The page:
Preliminary Conclusions and Actions

B. quintana infection can result in severe outcomes, including death, and incur substantial health care costs from prolonged hospitalizations and surgical interventions. The total number of B. quintana cases is likely higher than what is reported here for several reasons: 1) persons experiencing unsheltered homelessness often do not seek health care services, 2) health care providers are less likely to consider bartonellosis in patients without severe disease, and 3) laboratory diagnosis is challenging.

To help identify patients at risk for B. quintana infection, clinicians should consider housing status. Persons experiencing homelessness who have mental health conditions or substance use disorders might be less likely to access preventive hygiene services. Clinicians and health care systems could increase diagnostic and treatment support for behavioral health conditions in this population to prevent serious medical conditions, including bartonellosis resulting from body louse infestation. In addition, it is important that patients with a history of unsheltered homelessness and either prolonged subjective fevers without a known etiology, a vasoproliferative skin rash, or a diagnosis of culture-negative endocarditis be tested for B. quintana infection with a molecular diagnostic laboratory assay and considered for empiric treatment in consultation with an infectious disease physician.


Marlene DeLeon-Carnes, Infectious Diseases Pathology Branch, CDC.

Corresponding authors: Joel Ackelsberg,; Shannan N. Rich,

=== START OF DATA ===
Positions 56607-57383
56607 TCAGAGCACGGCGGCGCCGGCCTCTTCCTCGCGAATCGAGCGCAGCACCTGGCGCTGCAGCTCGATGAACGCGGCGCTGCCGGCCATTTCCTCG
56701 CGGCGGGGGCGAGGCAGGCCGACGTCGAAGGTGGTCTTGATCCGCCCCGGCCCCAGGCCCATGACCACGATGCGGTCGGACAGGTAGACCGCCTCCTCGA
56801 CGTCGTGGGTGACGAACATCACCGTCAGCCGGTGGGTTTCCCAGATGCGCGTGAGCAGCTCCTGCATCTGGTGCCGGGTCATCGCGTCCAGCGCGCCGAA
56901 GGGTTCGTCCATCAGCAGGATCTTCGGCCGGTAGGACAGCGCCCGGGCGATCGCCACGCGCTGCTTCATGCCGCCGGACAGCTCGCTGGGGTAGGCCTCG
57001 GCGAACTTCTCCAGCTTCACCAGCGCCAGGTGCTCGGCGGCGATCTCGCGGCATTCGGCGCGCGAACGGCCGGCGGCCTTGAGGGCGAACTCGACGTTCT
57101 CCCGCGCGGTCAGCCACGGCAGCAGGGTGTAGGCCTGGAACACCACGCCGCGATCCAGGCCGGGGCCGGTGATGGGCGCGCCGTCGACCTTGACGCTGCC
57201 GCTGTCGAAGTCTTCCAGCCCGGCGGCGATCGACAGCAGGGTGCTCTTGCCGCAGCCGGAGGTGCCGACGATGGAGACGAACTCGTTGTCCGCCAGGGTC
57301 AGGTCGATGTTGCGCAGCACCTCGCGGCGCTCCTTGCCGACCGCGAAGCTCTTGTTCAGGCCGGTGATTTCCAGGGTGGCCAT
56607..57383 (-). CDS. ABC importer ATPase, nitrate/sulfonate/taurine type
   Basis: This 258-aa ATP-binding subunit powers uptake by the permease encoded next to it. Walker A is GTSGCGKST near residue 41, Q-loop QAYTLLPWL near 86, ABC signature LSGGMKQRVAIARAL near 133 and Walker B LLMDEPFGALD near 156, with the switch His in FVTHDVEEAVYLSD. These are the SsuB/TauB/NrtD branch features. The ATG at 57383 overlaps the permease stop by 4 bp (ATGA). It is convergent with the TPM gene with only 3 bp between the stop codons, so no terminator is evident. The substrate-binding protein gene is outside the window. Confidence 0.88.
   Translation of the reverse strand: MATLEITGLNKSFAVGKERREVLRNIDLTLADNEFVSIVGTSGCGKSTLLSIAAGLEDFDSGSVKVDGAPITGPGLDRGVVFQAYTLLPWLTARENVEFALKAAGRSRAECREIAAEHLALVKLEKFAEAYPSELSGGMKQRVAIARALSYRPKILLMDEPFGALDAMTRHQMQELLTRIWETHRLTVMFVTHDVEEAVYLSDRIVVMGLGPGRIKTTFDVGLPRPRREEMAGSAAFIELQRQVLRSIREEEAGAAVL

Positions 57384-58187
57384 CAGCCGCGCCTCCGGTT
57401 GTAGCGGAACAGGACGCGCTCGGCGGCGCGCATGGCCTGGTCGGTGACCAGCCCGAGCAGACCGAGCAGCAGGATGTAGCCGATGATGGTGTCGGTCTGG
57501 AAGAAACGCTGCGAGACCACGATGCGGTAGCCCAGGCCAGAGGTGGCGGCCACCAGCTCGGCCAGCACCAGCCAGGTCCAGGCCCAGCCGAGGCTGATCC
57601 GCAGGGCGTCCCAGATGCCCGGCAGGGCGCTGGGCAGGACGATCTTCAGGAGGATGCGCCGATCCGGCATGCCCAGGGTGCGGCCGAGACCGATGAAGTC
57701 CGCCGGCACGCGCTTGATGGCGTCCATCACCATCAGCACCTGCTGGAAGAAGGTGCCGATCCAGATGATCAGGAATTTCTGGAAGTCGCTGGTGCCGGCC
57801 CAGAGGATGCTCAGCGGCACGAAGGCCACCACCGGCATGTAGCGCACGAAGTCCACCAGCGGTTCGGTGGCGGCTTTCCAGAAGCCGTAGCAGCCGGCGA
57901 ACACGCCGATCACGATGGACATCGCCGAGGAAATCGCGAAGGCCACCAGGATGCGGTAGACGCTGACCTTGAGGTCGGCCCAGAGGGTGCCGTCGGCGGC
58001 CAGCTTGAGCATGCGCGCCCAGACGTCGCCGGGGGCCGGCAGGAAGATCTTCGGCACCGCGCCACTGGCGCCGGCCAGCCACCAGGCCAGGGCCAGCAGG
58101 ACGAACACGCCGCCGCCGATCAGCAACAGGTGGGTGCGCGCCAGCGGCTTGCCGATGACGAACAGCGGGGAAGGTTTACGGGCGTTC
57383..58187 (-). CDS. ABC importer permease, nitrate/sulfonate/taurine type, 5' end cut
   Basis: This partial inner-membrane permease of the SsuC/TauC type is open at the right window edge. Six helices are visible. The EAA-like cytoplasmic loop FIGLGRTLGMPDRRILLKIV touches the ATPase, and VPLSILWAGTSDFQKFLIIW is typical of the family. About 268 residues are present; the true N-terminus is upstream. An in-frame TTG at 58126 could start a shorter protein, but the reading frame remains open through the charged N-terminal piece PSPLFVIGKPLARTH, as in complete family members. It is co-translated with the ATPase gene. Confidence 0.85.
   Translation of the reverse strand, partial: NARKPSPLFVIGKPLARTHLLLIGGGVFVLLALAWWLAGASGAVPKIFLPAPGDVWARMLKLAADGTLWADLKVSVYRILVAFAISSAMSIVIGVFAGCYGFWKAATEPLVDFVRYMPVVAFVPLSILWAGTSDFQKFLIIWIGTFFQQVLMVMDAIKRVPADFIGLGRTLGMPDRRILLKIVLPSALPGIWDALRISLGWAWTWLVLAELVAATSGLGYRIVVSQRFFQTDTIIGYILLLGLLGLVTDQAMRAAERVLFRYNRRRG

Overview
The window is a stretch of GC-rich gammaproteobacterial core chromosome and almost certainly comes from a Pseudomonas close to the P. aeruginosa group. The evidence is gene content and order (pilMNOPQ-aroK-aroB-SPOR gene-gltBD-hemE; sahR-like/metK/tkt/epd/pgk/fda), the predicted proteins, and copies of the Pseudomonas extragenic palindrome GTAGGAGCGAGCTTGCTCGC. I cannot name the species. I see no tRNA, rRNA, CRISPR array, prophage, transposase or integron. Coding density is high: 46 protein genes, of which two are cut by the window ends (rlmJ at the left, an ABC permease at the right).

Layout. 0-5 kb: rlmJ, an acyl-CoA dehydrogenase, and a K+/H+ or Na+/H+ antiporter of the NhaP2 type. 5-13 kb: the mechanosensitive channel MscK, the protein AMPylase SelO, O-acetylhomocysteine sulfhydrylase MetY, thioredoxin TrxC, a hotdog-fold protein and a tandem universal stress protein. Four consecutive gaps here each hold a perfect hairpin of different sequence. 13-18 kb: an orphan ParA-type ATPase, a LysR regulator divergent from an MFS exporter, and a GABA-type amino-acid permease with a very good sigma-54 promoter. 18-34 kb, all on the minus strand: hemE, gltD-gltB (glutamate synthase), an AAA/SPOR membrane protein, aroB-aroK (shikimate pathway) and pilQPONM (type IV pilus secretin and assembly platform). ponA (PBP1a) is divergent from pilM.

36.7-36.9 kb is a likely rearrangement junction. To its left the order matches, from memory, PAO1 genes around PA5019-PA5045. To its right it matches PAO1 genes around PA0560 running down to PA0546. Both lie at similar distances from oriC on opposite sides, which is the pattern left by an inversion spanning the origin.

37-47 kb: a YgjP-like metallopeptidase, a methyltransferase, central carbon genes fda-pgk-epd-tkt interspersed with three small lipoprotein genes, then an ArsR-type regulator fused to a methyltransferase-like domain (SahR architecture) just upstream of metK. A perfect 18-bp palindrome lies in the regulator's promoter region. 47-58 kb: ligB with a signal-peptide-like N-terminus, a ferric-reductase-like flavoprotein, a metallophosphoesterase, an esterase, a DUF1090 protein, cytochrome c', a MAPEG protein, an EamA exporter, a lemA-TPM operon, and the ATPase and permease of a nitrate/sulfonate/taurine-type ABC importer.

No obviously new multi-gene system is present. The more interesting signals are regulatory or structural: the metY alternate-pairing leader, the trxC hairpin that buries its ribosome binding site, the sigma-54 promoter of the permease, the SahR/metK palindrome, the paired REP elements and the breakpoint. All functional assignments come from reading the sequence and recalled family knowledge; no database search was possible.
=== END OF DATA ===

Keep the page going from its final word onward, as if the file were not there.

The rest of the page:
1Epidemic Intelligence Service, CDC; 2Division of Vector-Borne Diseases, National Center for Emerging and Zoonotic Infectious Diseases, CDC; 3New York City Department of Health and Mental Hygiene, New York, New York; 4New York State Department of Health Wadsworth Center; 5Northwell Health Laboratories, Little Neck, New York; 6Westchester Medical Center, Valhalla, New York; 7Bellevue Hospital Center, New York, New York; 8Memorial Sloan Kettering Cancer Center, New York, New York; 9Division of High-Consequence Pathogens and Pathology, National Center for Emerging and Zoonotic Infectious Diseases, CDC; 10Office of the Director, National Center for Emerging and Zoonotic Diseases, CDC; 11New York City Department of Homeless Services, New York, New York.

All authors have completed and submitted the International Committee of Medical Journal Editors form for disclosure of potential conflicts of interest. Kara Mitchell reports the following relationships with the Association of Public Health Laboratories: consultant for a public health–related doctorate program to develop molecular course content, funded travel to national meetings, and a leadership or fiduciary role with the Laboratory Systems and Standards Committee. No other potential conflicts of interest were disclosed.

* These senior authors contributed equally to this report.

45 C.F.R. part 46, 21 C.F.R. part 56; 42 U.S.C. Sect. 241(d); 5 U.S.C. Sect. 552a; 44 U.S.C. Sect. 3501 et seq.

§ Three patients received a diagnosis of B. quintana based on reverse transcriptase–PCR testing and molecular sequencing at the New York State Department of Health Wadsworth Center; two patients received a diagnosis based on B. quintana PCR testing and molecular sequencing of retrospectively identified fixed tissue samples at CDC’s Infectious Disease Pathology Branch.